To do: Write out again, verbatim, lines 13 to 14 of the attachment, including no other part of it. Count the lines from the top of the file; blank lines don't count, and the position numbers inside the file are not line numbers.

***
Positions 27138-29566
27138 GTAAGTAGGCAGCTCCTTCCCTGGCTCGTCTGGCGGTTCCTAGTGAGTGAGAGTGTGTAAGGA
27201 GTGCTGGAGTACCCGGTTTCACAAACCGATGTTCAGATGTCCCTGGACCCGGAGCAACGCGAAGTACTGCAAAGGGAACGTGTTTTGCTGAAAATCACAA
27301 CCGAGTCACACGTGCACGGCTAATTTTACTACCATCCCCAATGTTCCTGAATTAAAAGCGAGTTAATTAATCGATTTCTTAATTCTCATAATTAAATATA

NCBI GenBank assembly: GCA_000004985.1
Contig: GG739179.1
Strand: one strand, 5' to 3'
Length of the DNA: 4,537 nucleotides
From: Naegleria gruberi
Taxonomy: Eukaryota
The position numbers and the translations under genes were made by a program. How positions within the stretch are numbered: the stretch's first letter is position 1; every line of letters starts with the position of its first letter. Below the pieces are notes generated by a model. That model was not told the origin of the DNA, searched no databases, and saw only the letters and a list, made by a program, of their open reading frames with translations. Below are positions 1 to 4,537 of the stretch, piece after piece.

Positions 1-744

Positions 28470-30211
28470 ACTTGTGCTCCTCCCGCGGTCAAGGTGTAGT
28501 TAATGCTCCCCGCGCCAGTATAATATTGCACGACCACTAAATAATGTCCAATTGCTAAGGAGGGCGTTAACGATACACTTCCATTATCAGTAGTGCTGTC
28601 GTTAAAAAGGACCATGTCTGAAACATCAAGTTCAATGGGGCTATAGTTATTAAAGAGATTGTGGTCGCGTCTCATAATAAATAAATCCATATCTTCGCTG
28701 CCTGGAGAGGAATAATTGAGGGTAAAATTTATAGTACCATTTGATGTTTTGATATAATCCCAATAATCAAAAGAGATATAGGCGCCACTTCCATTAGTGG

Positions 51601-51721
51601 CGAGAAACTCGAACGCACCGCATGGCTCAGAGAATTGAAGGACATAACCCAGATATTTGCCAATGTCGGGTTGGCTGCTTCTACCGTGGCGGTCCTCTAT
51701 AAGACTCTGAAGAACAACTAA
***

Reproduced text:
Positions 28470-30211
28470 ACTTGTGCTCCTCCCGCGGTCAAGGTGTAGT